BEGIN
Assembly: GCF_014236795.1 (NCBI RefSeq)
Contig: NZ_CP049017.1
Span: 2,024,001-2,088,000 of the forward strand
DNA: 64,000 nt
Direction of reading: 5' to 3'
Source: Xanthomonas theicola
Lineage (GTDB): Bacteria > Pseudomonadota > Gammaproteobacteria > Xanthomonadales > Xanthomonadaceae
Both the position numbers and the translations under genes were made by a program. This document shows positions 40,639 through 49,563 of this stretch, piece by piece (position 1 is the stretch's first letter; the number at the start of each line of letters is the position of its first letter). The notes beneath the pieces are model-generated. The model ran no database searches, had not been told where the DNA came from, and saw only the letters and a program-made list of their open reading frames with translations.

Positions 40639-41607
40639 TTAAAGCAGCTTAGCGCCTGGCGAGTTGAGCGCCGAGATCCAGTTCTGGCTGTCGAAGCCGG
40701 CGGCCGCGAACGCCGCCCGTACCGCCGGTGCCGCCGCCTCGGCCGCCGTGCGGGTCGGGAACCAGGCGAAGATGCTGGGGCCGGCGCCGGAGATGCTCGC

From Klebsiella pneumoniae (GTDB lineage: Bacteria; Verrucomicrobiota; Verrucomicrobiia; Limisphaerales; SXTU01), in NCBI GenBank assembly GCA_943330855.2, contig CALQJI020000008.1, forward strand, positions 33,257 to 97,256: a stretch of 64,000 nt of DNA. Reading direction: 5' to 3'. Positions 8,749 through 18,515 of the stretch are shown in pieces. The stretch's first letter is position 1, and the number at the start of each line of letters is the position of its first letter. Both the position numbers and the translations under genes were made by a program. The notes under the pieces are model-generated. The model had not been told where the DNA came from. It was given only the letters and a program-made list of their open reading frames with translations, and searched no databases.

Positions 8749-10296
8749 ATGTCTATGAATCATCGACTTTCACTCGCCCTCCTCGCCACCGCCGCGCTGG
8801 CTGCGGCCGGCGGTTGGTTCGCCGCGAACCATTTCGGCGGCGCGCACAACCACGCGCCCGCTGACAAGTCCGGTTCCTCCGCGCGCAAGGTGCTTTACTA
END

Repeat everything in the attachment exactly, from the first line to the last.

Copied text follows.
Assembly: GCF_014236795.1 (NCBI RefSeq)
Contig: NZ_CP049017.1
Span: 2,024,001-2,088,000 of the forward strand
DNA: 64,000 nt
Direction of reading: 5' to 3'
Source: Xanthomonas theicola
Lineage (GTDB): Bacteria > Pseudomonadota > Gammaproteobacteria > Xanthomonadales > Xanthomonadaceae
Both the position numbers and the translations under genes were made by a program. This document shows positions 40,639 through 49,563 of this stretch, piece by piece (position 1 is the stretch's first letter; the number at the start of each line of letters is the position of its first letter). The notes beneath the pieces are model-generated. The model ran no database searches, had not been told where the DNA came from, and saw only the letters and a program-made list of their open reading frames with translations.

Positions 40639-41607
40639 TTAAAGCAGCTTAGCGCCTGGCGAGTTGAGCGCCGAGATCCAGTTCTGGCTGTCGAAGCCGG
40701 CGGCCGCGAACGCCGCCCGTACCGCCGGTGCCGCCGCCTCGGCCGCCGTGCGGGTCGGGAACCAGGCGAAGATGCTGGGGCCGGCGCCGGAGATGCTCGC

From Klebsiella pneumoniae (GTDB lineage: Bacteria; Verrucomicrobiota; Verrucomicrobiia; Limisphaerales; SXTU01), in NCBI GenBank assembly GCA_943330855.2, contig CALQJI020000008.1, forward strand, positions 33,257 to 97,256: a stretch of 64,000 nt of DNA. Reading direction: 5' to 3'. Positions 8,749 through 18,515 of the stretch are shown in pieces. The stretch's first letter is position 1, and the number at the start of each line of letters is the position of its first letter. Both the position numbers and the translations under genes were made by a program. The notes under the pieces are model-generated. The model had not been told where the DNA came from. It was given only the letters and a program-made list of their open reading frames with translations, and searched no databases.

Positions 8749-10296
8749 ATGTCTATGAATCATCGACTTTCACTCGCCCTCCTCGCCACCGCCGCGCTGG
8801 CTGCGGCCGGCGGTTGGTTCGCCGCGAACCATTTCGGCGGCGCGCACAACCACGCGCCCGCTGACAAGTCCGGTTCCTCCGCGCGCAAGGTGCTTTACTA